After the Louvre and the Vladimir Cosma concert at Le Grand Rex, Bert and Wim left Paris for Garmisch-Partenkirchen, Vienna and Prague. On Sunday, I decided to go to the Musée de Cluny – Musée national du Moyen Âge in the Quartier Latin.
“The Hôtel de Cluny is perhaps the most outstanding example still extant of civic architecture in medieval Paris. It was formerly the town house (hôtel) of the abbots of Cluny, started in 1334. The structure was rebuilt by Jacques d’Amboise, abbot in commendam of Cluny 1485–1510; it combines Gothic and Renaissance elements. In 1843, it was made into a public museum, to hold relics of France’s Gothic past preserved in the building by Alexandre du Sommerard.” Dixit Wikipedia.
Now it hosts the National Museum for the Middle Ages. Unfortunately, the museum is partially closed until 2020. Luckily the ‘The Lady and the Unicorn‘ or ‘La Dame à la licorne‘ is on display.
Five of the tapestries are commonly interpreted as depicting the five senses: taste, hearing, sight, smell, and touch. The sixth displays the words ‘À mon seul désir‘.
The tapestry’s meaning is obscure, but has been interpreted as representing love or understanding. Each of the six tapestries depicts a noble lady with the unicorn on her left and a lion on her right; some include a monkey in the scene.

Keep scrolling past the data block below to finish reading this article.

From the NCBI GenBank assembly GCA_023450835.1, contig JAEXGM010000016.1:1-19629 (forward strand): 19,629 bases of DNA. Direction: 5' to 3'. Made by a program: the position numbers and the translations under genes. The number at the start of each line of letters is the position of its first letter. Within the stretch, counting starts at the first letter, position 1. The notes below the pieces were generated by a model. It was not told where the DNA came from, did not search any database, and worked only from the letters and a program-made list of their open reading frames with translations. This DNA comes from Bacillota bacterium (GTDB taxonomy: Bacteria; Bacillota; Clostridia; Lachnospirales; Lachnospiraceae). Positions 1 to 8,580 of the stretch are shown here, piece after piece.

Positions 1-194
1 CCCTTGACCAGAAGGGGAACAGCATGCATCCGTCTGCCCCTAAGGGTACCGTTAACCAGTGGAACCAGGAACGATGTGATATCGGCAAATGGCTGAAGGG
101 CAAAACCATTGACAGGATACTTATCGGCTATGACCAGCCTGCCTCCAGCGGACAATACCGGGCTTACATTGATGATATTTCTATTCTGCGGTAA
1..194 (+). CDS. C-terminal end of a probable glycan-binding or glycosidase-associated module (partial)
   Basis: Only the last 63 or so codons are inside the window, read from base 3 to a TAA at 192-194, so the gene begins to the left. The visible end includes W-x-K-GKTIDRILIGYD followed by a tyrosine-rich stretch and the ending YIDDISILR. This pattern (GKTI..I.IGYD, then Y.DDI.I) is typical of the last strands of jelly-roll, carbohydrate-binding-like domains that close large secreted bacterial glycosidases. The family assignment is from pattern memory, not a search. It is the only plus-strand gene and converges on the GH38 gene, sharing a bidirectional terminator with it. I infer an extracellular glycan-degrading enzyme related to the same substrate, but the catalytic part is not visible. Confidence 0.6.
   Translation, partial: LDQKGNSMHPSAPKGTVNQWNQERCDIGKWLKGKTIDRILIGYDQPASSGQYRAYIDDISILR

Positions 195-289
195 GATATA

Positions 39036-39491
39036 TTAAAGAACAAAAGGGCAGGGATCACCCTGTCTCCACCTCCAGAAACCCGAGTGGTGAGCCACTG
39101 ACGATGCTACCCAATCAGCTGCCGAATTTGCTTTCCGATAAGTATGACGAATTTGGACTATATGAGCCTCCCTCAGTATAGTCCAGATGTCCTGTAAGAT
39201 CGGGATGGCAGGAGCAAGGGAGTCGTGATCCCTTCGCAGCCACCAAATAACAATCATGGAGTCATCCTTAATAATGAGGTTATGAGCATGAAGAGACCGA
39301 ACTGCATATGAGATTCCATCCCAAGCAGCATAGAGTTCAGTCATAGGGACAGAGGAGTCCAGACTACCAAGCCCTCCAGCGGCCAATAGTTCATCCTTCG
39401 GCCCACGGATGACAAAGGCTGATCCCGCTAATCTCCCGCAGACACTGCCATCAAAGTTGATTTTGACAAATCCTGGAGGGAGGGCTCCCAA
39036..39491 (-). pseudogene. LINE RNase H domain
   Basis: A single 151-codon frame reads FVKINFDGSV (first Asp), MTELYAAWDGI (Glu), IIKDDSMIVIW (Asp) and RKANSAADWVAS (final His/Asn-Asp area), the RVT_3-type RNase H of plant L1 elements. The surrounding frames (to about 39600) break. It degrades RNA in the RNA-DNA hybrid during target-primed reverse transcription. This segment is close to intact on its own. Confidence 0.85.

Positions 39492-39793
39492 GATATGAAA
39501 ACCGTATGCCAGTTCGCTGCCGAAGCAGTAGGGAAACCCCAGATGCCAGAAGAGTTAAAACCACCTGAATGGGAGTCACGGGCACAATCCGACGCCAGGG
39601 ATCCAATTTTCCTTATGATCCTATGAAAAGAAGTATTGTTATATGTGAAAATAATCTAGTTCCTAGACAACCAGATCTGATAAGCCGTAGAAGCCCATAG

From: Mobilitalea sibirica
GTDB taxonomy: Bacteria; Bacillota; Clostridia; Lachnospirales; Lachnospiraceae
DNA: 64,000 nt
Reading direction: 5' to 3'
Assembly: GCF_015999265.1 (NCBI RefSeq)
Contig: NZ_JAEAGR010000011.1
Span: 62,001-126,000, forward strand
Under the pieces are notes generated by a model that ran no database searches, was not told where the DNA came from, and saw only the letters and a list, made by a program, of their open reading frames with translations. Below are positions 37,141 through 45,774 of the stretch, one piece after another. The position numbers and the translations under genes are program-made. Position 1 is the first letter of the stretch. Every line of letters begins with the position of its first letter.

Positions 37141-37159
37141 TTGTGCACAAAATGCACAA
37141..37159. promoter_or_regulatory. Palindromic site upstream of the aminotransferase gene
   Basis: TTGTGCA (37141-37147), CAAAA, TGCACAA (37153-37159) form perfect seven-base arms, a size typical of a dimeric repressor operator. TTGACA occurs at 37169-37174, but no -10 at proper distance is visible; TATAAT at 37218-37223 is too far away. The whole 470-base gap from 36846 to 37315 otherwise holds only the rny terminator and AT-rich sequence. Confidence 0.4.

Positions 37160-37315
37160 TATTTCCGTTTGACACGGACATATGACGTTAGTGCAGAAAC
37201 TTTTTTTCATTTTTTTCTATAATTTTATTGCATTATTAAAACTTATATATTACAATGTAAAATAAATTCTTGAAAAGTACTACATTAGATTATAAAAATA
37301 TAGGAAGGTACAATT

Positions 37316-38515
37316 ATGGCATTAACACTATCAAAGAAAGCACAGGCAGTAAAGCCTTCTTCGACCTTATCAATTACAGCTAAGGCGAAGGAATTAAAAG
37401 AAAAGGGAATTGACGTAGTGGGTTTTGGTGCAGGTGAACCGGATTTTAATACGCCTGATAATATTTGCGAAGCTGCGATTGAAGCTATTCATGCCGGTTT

The pennants, as well as the armour of the Unicorn and Lion in the tapestry bear the arms of the sponsor, Jean Le Viste, a powerful nobleman in the court of King Charles VII. However, a very recent study of the heraldry appears to lend credence to another hypothesis – previously dismissed – that the real sponsor of the tapestry is Antoine II Le Viste (1470–1534), a descendant of the younger branch of the Le Viste family and an important figure at the court of Charles VIII, Louis XII and François I.
‘The Lady and the Unicorn’ is an epic collection of tapestries. While everyone rushes to the Louvre, why not go and see the unicorns in real life? The display is accompanied by an exhibition on unicorn in western culture.